I’ve become a bird-watcher this summer. I’ve had plenty of time for it. After working at the same job for 25 years, I was laid off.
I’ve worked steadily since I was 16 years old, so it felt pretty good not to work for a while. I was on vacation and finally had time to read, time to sleep, and time to do whatever I wanted to. But, as the weeks wore on with no job prospects in sight, a shadow of doubt began lingering around me. I feared I was losing my identity and purpose in life. I often struggled to remember what day it was.
But I remember the day when, just before sunset, the birds all returned from their winter sojourn. I felt energized as I listened to their spirited proclamation that spring had arrived. The world was being reborn. Maybe it was time I had a new beginning, too.
I might have missed this inspirational concert had I been working. When you’re on the rat-race treadmill, you tend not to take the time to really see and hear the world around you. As I listened to the variety of bird songs blending together, I wondered what bird was singing which part. I decided that this summer, I would take the time to learn something about birds. I didn’t realize that by learning about birds, I would also be learning about myself.
For example, robins don’t walk; they run across my yard with no hesitation. They hold their heads up with such an air of confidence; you’d think they owned the world.
I don’t have much confidence that I can start over at my age. What marketable skills do I have after working so long at one job? Who’s going to want to hire someone lacking the energy of youth?
I was thrilled when three blue jays visited my backyard one bright morning. They are not popular with everybody. Some people consider them to be loud and crude. But I admire them for their protective nature and close family ties.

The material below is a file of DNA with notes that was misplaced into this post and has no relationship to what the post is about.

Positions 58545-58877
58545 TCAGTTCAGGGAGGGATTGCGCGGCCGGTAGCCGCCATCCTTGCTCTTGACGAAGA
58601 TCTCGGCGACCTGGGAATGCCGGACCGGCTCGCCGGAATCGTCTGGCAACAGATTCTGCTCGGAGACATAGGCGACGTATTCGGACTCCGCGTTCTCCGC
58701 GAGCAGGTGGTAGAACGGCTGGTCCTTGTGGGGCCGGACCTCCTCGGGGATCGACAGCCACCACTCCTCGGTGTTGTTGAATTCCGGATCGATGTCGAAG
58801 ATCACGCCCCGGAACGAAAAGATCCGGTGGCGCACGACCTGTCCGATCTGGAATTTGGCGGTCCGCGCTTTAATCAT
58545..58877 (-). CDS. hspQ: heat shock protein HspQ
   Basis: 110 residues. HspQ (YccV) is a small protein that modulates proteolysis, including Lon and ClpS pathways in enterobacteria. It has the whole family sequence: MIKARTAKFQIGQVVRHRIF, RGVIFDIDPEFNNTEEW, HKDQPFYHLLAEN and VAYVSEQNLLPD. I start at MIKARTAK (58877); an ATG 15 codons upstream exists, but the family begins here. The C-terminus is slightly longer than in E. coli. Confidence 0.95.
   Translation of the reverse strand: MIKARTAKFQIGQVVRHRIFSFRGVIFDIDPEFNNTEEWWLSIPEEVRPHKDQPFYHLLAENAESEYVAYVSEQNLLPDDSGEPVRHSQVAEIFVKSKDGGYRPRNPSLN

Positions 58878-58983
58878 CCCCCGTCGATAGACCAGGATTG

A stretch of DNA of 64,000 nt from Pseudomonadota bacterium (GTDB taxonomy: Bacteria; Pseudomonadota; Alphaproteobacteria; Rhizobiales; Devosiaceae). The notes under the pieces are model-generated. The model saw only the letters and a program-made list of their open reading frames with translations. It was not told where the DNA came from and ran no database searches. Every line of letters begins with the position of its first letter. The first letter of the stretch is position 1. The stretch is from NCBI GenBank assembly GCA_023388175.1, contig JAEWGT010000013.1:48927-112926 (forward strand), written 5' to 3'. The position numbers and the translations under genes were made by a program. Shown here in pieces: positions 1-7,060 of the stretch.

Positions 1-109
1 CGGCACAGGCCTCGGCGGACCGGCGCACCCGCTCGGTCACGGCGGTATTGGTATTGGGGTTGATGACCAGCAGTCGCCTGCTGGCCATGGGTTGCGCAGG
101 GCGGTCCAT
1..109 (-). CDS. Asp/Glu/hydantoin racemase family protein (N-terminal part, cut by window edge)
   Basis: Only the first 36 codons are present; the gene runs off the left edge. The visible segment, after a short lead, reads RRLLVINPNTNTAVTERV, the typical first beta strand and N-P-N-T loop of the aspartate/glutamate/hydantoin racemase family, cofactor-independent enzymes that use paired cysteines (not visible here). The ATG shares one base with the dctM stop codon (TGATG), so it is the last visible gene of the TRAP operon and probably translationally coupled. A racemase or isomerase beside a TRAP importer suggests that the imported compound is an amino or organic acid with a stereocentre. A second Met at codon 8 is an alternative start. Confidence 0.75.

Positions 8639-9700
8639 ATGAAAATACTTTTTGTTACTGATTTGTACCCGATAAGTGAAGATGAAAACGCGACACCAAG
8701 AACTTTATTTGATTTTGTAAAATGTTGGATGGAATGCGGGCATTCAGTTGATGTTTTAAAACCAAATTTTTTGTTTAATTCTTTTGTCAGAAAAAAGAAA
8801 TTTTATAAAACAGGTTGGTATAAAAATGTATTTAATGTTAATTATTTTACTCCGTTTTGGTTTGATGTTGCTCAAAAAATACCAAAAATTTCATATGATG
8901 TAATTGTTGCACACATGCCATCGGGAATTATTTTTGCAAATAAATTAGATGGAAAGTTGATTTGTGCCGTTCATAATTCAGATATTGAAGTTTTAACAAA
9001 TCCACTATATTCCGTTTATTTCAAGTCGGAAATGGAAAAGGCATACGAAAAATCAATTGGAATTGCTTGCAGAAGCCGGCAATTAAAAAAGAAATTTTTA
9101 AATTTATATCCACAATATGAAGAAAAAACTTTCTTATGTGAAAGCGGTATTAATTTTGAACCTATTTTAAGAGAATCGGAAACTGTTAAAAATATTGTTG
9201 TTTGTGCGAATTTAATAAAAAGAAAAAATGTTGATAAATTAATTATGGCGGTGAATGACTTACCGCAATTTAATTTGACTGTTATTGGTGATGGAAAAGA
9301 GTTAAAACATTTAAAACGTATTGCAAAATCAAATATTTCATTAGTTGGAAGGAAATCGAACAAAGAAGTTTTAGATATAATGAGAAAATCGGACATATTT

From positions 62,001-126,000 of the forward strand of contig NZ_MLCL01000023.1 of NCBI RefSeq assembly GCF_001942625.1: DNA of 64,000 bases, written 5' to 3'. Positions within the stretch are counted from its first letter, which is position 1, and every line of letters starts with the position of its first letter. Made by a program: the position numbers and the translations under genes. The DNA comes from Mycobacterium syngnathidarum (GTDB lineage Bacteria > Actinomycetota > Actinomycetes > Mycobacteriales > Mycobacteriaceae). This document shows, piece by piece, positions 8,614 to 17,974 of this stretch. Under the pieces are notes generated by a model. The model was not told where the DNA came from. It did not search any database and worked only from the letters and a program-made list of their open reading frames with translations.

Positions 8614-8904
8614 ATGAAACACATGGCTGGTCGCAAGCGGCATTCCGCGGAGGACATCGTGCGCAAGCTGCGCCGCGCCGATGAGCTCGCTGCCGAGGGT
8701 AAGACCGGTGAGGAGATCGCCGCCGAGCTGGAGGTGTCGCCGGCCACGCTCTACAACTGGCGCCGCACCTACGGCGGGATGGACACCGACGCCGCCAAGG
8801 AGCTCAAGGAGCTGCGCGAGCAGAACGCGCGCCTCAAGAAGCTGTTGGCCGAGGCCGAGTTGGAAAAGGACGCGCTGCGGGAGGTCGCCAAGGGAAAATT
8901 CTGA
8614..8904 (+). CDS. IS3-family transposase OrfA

My co-workers had become like family members after working with them for so long. Now, I feel those connections fading away. When I check my e-mail, it usually declares “no messages from contacts.” When I’m on Facebook, I mostly “troll” through my friends’ status updates, worried that my own would be boring.
Before my health insurance ran out, I stood in my doctor’s waiting room and gazed out the window. Casco Bay seemed to stretch out forever. I was feeling like my problems were just as wide and deep. I hadn’t noticed that someone had sidled up next to me until I heard her soft “hello.”
I turned to see a white-haired woman with the regal bearing of someone who has lived a contented life. She asked me how I was and I shared my sorry circumstances with her.
“I’m 50,” I explained, wearily. “That’s too old to start all over again.”
“I changed paths when I turned 70,” she said. Then, she was gone, called by the doctor.
Recently, I was walking along the beach when I heard a triumphant whistling. I looked up to see four ospreys floating across the sky. It was a tremendous sight, and I felt lucky to see it. Ospreys were nearly wiped out by chemical pollution at one time.
They’ve rebounded. I will, too. Meanwhile, I’ll keep watching the birds.
K. Francis Sullivan lives in Portland.